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Wye Oak @ Turner Hall Ballroom

May 14, 2014

May. 15, 2014
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wye oak 2014 concert turner hall ballroom shriek
Photo credit: CJ Foeckler

Every album has a narrative, and the one for Wye Oak’s Shriek was set before critics even heard so much as a note of it. In the run up to the record, singer Jenn Wasner revealed she’d recorded it completely without guitar, the instrument that had until now defined the group. She spoke with Spin last fall about feeling trapped by the instrument, crushed by the weight of its baggage, but as she tells it trading it for a bass while passing extra keyboard duties to drummer Andy Stack reinvigorated her, saving the band. That’s a hell of a story, though in some ways it overstates the transformation. Despite its guitar for keyboards swap, Shriek still feels unmistakably like a Wye Oak record. It’s a rich, deeply textured album, filled with mysterious smoky corners and big, melodic reveals, with Wasner’s marbled voice gladly filling whatever space her guitar left behind.

What’s been lost in the swap, though, is some of the band’s disquieting intensity, and that became especially apparent Wednesday night at the band’s Turner Hall Ballroom concert, where Shriek’s coasting synths were juxtaposed against the wailing guitar of the band’s back catalog. The new material sounded fine, if not quite transportive, with the duo’s chunky bass/keyboard combo occasionally taking on echoes of The Cure that the studio didn't pick up. But the performance snapped to life whenever Wasner picked up her guitar, whether she was unleashing the terrorizing riff of “Holy Holy,” a call to attention from 2011’s Civilian, or spinning the feedback-drenched twang of “For Prayer” and “Take It In,” two loud ones from 2009’s The Knot. Wasner has spoken recently about these kinds of loud/soft guitar shifts being a gimmick, a “cheap trick,” but in her hands, at least, there’s nothing cheap about it. It’s an art, and she’s one of its true masters.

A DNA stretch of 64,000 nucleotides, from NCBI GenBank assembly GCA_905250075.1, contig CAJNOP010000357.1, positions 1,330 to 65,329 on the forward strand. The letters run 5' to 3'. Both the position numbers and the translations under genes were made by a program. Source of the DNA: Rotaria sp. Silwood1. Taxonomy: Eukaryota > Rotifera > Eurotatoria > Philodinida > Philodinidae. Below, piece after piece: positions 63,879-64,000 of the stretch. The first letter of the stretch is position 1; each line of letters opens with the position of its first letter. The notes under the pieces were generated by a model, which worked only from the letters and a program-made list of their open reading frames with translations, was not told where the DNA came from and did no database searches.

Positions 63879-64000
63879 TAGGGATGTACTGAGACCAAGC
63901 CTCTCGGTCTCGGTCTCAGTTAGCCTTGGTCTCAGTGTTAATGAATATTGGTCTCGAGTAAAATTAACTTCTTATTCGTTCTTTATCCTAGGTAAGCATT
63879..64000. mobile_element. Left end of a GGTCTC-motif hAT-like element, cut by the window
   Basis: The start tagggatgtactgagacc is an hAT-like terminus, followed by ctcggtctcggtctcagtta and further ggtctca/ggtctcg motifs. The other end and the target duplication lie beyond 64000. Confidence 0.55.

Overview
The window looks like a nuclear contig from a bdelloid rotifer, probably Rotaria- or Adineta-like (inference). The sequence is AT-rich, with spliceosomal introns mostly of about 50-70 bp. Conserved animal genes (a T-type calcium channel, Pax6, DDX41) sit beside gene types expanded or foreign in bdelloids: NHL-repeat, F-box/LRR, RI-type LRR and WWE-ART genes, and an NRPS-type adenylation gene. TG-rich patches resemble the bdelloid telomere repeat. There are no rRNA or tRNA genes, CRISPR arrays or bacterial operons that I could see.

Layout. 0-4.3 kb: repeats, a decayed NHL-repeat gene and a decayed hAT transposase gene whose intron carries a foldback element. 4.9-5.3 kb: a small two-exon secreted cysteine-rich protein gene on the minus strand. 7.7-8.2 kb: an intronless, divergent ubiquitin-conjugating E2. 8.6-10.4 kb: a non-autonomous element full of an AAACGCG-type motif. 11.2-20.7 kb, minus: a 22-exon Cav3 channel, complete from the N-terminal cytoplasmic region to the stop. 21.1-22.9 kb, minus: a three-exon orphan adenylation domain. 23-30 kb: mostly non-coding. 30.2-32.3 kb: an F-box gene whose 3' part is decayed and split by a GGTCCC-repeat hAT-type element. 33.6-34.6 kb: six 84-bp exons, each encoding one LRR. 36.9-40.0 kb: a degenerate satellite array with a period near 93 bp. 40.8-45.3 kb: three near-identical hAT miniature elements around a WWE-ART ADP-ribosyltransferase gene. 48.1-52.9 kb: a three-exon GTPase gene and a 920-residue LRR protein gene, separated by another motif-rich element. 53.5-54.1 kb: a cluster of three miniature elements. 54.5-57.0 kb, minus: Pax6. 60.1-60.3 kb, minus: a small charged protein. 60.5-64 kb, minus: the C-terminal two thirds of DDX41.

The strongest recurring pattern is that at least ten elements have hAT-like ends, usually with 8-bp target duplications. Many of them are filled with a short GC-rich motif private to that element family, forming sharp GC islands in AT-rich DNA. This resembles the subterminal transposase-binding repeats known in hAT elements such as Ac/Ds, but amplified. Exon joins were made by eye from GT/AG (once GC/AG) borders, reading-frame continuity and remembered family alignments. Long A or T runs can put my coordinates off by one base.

Toward the end of the set, Wasner expressed her appreciation for the crowd, telling them it wasn’t all that long ago that she thought she might never perform again. If phasing out the guitar is part of the internal compromise that allows her to keep producing music, that’s a more than fair tradeoff. But when she returned to the instrument for a couple of Civilian numbers during the encore, the album’s rumbling title track and its naked closer “Doubt,” she certainly didn’t look like a prisoner. She was in complete control, commanding it with an awesome authority few guitarists will ever experience. Watching somebody wield that kind of power, it was harder than ever to imagine why they would ever want to give it up.


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